Treading into dangerous waters

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No one ever said I was smart. And none are likely to speak up now after reading the subject of the next series of posts: equipment break in. Tough subject filled with wildly varying opinions and heated collars. So, in typical Paul style, why not jump in feet first? Watch this video to see why jumping in with little knowledge may not be such a good idea. The good news is that fellow in the video survived, though the chances of my emerging from this series unscathed are zero. The idea of improving the sound of equipment through long periods of use isn't new. I can remember back to the early 1970's when it was always understood new speakers sounded "tight assed" when you first played them. Later, as we became a larger manufacturer, we began noticing our own just-built products consistently sounded better after a 24 hour burn in period, though they measured identically. I am not certain of the history of the break in phenomena's acceptance in audiophile circles, but over the years I've watched as it's morphed from speakers, to electronics, to cables, to turntables–hell–even rooms! In fact, I think the growth of break in as a cure all has become its own worst enemy. Manufacturers routinely assign blame for poor sounding equipment to a lack of break in, often demanding hundreds, sometimes even thousands of hours of play before the unit magically transforms itself and reaches its prime, like an aged piece of meat (or so this vegetarian has been told). In fact, I would go so far as to suggest break in is often used as a crutch–to the point of silliness–by anyone and everyone whose opinions on the sound of things don't agree with our own. We'll jump in feet first tomorrow and hope there will be no sharks lurking about, though I can hear lips smacking and knives sharpening as I hit the send button.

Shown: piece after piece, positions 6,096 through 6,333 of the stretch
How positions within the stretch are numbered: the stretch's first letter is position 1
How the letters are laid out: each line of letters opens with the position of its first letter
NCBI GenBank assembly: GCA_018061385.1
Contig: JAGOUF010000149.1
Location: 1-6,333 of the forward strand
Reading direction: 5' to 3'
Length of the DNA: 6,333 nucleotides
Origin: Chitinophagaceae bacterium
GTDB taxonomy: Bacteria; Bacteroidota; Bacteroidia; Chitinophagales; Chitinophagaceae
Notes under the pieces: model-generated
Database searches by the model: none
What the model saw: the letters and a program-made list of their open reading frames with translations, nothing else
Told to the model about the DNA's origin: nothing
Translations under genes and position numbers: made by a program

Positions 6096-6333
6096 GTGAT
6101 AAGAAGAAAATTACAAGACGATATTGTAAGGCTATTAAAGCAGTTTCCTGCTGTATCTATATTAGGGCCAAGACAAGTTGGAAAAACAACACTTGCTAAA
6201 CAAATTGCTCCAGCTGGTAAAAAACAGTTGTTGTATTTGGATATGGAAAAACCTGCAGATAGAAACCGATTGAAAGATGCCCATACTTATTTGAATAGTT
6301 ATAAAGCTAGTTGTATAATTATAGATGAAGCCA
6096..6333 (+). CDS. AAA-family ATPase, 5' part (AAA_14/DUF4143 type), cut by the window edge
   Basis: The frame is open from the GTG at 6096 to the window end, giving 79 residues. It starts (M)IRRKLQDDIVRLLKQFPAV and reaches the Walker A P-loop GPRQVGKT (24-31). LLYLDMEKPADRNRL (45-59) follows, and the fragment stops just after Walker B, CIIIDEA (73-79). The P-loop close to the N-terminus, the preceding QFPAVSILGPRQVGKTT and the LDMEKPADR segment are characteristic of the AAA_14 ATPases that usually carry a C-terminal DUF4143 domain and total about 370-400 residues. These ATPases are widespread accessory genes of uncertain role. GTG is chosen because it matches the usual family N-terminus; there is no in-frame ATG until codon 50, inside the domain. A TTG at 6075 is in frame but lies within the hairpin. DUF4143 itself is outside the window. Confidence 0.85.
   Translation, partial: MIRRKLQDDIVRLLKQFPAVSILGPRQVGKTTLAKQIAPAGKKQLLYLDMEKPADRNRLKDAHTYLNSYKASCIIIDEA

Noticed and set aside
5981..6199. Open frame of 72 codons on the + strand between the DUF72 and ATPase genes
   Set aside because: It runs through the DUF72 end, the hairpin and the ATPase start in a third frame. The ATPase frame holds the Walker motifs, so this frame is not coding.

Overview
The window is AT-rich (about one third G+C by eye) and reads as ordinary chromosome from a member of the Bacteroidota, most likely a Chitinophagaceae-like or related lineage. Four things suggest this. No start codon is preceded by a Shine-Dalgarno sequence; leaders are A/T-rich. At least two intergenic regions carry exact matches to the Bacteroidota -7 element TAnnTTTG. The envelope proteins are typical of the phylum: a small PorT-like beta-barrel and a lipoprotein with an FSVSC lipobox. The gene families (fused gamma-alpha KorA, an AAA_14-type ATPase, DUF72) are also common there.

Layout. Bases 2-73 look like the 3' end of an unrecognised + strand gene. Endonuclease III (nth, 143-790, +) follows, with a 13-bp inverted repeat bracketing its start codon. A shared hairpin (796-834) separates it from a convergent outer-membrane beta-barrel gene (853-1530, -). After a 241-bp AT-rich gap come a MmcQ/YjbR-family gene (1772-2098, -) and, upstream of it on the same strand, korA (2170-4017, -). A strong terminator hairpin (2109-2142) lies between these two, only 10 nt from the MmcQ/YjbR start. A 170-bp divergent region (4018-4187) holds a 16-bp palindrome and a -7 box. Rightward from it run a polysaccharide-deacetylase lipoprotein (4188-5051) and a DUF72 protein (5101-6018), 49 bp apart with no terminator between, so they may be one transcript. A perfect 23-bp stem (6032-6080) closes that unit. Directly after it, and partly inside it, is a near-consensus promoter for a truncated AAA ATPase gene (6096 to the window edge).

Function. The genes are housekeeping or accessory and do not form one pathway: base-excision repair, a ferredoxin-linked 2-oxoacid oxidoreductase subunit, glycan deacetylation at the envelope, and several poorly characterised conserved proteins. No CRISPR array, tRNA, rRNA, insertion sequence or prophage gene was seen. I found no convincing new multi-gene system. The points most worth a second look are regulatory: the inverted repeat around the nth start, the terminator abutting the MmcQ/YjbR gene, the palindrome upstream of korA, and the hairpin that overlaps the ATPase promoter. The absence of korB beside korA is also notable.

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Paul McGowan

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